Shortly after the proposed adjustments were announced, State Court Administrator Todd Nuccio said the proposed $4.83 million cut to the judicial branch likely would leave “no other choice that to close courthouses and eliminate personnel branch-wide.” He projected more than 30 county courthouses would be closed indefinitely and proportionately over eight districts and the caseload shifted to other offices.
Overall, the Senate GOP plan, which cleared Senate committee on a 13-8 party-line vote Thursday, would cut spending by $52 million and scoop $7 million in unobligated economic growth funds while supplementing nearly $2 million in utility and indigent defense money and leaving untouched any state benefits from the federal tax cuts.
“We want to make sure that we’re being fiscally responsible with taxpayer money,” said Schneider in discussing proposed cuts that go deeper than Gov. Kim Reynolds has recommended but are fairly close to levels advocated by majority Republicans in the Iowa House.
“We’re very close,” House Speaker Linda Upmeyer, R-Clear Lake, said of budget talks with Senate Republicans. “We’re probably going to cut a little more than the governor.”
In her first state budget presentation last month, Reynolds proposed paring back current-year funding by $34.7 million via a mix of cuts and adjustments to erase a projected shortfall created by state revenues growing at a slower rate than projected. But legislative Republicans were looking at deeper spending cuts as they worked to balance the state ledger with five months left in the fiscal year.
“This is part of the process. This is how it works. I put my budget forward. We looked at everything. We thought this was the most fiscally responsible budget so we could still honor some of the commitments and fund some of the initiatives,” Reynolds said in an interview.
The governor sought to de-appropriate $19.4 million in selective cuts to various budget areas, while also making a $10 million adjustment in Medicaid spending and using about $11.2 million in revenue the state will gain when Iowans begin seeing lower federal wage withholdings in February that they will owe state tax on. She proposes plowing any future state gain from the federal tax changes into lower individual state income tax rates, eliminating federal deductibility and simplifying Iowa’s complicated tax system.
By contrast, the Senate GOP de-appropriations bill called for cutting education by $27.3 million, human services (excluding Medicaid) by $11.77 million, justice systems (excluding the Iowa State Patrol and law enforcement training academy) by $7.7 million and economic development programs by $1.12 million.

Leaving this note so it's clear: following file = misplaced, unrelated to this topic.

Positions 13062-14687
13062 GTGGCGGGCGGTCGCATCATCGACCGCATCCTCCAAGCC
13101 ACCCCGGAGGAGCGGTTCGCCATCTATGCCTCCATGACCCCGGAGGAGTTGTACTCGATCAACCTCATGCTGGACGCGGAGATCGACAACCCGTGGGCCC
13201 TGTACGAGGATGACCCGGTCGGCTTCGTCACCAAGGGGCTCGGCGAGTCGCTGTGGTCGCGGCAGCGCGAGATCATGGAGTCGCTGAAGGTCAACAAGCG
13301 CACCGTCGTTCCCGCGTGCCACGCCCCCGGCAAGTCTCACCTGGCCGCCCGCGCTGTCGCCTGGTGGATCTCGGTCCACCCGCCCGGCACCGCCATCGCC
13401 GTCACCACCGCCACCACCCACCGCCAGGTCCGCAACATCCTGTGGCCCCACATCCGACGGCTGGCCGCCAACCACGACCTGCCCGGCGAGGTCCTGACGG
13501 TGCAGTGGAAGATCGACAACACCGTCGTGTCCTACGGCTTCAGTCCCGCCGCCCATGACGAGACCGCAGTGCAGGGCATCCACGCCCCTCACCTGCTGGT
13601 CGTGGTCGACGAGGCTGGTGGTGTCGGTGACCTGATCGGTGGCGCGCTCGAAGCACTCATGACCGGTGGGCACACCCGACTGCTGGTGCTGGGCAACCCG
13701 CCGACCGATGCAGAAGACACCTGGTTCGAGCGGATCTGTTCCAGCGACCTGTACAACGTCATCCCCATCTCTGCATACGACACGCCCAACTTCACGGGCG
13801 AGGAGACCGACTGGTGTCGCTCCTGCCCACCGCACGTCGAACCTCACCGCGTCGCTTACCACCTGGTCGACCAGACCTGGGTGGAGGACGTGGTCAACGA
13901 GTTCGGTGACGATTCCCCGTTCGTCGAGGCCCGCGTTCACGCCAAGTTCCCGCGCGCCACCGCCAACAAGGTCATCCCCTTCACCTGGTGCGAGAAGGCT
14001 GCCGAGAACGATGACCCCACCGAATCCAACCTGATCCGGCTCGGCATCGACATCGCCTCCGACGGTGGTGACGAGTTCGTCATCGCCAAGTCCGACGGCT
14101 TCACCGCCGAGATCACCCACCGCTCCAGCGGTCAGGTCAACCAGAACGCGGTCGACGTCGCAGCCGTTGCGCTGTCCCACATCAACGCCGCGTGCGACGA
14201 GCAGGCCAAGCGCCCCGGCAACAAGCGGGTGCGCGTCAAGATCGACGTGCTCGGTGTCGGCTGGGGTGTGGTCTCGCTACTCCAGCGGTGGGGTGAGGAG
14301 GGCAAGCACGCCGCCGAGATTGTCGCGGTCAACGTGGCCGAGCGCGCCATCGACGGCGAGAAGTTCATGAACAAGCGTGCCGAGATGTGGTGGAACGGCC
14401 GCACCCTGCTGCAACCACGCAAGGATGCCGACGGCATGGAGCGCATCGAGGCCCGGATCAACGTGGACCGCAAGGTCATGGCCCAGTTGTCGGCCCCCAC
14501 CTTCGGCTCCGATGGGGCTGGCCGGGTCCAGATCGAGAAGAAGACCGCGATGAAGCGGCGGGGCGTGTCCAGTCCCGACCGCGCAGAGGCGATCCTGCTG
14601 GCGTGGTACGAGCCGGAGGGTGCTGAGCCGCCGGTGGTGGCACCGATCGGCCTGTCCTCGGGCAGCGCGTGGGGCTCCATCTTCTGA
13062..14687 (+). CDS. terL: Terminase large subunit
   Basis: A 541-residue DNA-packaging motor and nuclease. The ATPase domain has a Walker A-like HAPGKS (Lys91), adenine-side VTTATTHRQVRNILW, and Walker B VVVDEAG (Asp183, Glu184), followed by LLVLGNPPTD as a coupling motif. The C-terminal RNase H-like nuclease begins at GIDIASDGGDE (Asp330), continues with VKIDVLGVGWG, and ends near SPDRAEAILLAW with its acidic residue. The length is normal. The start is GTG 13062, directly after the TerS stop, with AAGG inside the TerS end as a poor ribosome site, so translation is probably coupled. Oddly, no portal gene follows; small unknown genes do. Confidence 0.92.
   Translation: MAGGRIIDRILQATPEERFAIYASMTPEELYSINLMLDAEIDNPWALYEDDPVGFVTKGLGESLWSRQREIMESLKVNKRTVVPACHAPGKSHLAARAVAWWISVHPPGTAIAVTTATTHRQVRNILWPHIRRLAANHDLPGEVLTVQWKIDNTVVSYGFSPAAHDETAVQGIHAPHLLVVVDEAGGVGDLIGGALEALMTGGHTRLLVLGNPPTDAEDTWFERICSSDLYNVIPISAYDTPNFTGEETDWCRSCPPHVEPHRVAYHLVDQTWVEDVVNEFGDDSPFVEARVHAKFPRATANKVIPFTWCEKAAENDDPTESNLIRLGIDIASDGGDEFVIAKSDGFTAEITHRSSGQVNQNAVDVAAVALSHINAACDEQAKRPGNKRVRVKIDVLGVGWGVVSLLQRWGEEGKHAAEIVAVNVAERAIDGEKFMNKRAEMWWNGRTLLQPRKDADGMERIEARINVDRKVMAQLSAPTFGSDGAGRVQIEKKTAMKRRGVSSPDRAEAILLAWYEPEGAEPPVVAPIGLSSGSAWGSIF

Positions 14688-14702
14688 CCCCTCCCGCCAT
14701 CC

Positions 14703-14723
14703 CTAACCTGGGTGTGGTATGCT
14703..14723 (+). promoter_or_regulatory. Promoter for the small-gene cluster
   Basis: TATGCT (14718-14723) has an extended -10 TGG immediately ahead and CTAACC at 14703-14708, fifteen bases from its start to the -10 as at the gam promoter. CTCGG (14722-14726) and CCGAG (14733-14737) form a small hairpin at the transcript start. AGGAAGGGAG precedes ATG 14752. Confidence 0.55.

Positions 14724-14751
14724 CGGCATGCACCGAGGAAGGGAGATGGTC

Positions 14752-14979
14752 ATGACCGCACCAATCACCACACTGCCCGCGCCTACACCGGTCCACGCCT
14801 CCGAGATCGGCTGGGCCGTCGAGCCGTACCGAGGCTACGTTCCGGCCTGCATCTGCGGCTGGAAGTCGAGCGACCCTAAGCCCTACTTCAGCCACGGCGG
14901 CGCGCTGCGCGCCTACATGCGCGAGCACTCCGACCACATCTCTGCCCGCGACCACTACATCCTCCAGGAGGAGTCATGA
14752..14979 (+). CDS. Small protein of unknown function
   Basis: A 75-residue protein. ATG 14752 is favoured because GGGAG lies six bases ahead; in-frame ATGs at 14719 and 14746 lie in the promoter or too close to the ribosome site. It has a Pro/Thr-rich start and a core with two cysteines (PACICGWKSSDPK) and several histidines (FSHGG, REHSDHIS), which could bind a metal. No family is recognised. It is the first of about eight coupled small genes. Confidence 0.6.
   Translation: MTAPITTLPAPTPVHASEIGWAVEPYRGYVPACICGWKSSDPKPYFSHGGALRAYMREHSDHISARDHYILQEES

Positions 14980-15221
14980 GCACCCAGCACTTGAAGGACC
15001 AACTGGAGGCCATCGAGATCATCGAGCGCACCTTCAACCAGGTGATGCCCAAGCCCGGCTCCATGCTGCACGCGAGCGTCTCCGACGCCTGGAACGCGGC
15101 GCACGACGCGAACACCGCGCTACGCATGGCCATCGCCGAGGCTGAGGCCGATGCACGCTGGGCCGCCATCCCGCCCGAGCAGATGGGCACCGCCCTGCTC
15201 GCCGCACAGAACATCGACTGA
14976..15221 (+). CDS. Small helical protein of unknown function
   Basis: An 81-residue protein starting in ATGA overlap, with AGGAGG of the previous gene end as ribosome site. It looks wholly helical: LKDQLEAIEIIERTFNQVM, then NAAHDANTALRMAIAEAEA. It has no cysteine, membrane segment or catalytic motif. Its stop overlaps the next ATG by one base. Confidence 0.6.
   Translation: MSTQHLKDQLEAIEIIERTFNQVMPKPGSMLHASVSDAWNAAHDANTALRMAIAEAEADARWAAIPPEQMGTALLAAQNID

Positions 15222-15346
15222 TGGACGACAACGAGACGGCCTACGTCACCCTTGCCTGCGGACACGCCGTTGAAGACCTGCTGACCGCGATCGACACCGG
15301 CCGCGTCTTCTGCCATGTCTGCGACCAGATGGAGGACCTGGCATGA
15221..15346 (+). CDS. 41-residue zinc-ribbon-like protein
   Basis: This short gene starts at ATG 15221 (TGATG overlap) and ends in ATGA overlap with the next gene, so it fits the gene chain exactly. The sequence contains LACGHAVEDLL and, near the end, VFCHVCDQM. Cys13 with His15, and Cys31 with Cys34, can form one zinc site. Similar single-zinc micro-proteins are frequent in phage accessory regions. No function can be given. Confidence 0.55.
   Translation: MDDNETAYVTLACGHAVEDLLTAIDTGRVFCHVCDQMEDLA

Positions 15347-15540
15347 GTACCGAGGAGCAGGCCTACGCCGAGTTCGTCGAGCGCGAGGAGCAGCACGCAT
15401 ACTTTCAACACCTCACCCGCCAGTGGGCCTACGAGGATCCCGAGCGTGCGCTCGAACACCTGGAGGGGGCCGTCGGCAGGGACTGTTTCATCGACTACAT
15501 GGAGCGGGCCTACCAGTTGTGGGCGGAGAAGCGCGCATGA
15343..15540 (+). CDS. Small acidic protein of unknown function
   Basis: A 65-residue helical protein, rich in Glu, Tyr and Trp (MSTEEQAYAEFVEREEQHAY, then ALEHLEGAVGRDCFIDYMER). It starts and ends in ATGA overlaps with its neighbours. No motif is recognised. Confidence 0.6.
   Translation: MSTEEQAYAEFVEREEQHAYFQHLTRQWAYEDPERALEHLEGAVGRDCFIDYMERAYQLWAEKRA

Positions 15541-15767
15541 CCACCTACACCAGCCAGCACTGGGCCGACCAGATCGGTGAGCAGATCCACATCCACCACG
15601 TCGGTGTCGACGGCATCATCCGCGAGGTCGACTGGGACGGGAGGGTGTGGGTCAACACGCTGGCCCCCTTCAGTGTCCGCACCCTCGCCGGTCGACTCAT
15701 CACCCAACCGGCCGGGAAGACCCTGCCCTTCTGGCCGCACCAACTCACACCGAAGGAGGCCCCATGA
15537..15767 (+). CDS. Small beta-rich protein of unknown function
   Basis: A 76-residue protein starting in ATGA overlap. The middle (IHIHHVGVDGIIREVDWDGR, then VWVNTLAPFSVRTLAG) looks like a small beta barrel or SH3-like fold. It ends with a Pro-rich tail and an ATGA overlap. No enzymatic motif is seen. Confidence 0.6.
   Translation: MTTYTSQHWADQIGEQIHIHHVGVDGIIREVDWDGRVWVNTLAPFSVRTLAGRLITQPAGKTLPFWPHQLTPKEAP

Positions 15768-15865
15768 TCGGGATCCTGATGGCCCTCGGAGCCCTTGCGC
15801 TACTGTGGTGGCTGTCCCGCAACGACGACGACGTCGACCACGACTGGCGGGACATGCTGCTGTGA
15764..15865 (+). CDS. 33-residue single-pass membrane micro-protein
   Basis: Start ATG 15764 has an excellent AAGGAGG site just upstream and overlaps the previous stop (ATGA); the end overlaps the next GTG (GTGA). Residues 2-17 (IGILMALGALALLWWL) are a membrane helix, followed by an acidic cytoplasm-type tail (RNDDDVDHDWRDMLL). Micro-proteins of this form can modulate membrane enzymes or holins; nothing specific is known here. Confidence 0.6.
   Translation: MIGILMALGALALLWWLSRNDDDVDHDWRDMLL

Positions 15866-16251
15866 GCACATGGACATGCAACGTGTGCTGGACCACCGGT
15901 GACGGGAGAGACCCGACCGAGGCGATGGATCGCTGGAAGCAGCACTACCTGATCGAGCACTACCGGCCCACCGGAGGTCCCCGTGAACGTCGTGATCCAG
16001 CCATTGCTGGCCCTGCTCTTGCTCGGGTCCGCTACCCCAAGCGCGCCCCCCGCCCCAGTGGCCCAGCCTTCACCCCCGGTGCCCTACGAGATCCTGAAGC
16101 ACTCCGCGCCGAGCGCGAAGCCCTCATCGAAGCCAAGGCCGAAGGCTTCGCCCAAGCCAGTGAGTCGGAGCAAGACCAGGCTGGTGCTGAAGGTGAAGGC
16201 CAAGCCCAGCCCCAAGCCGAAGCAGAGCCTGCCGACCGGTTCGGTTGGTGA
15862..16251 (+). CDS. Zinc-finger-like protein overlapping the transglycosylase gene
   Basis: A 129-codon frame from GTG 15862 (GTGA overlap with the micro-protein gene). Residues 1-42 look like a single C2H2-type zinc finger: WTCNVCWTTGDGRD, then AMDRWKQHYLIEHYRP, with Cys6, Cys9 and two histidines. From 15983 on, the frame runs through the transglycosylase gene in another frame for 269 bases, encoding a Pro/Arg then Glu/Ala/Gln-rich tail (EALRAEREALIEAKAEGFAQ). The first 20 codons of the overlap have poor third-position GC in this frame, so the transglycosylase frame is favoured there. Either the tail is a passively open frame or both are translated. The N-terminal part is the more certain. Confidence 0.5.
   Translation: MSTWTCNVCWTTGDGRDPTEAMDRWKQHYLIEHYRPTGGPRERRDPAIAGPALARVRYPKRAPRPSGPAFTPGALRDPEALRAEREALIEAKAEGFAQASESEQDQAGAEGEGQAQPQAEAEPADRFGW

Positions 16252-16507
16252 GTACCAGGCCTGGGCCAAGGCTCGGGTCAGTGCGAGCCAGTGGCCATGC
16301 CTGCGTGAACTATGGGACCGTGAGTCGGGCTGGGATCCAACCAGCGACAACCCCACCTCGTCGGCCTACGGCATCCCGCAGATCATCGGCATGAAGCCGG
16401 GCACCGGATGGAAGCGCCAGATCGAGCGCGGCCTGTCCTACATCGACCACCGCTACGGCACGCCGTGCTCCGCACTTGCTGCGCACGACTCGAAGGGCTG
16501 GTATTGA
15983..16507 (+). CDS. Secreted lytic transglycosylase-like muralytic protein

Senate Democratic Leader Janet Petersen of Des Moines described the GOP cuts as “massive.”
The proposed $19.3 million cut to Iowa Board of Regents' institutions equated to $8.7 million for the University of Iowa, $6.9 million for Iowa State University and $3.7 million for the University of Northern Iowa will lose over $3.7 million, along with a $5.4 million cut in general aid to Iowa’s 15 community colleges and $1.7 million to the Iowa Department of Education.
“The real news today is the Republican budget crisis has gotten worse in the last three weeks,” said Sen. Joe Bolkcom, D-Iowa City, ranking member on the Senate Appropriations Committee. “When you have people who don’t like government running government, here’s what the results look like, and it’s not pretty.”
However, Senate Majority Leader Bill Dix, R-Shell Rock, said Senate Republicans for years had opposed state spending that outpaced growth by using surplus money that they contended was not sustainable and eventually would cause a day of budgetary reckoning that has now arrived.
“This is what it looks like. We’re going to fix that,” Dix said. “We want to make sure that we do this as quickly as possible, the sooner the better. It gives everybody more time to find a way to accommodate the services that Iowans expect and do it in a manner that gives Iowans a better deal.”
Reynolds administration officials had warned state agency directors last fall that mid-year budget adjustments could be needed, so many have prepared for the likelihood of making additional spending cuts, Upmeyer noted.
“We were expecting it to come so we were not naïve to this,” said Debi Durham, director of the state Economic Development Authority.
“For the last six months we’ve been figuring out how we could adjust to a new normal,” added Durham. “They keep expecting us to do more with less so I guess we’ll continue to deliver. We’ve been able to lean down the institution and we’ll continue to do it but we’ll have to prioritize.”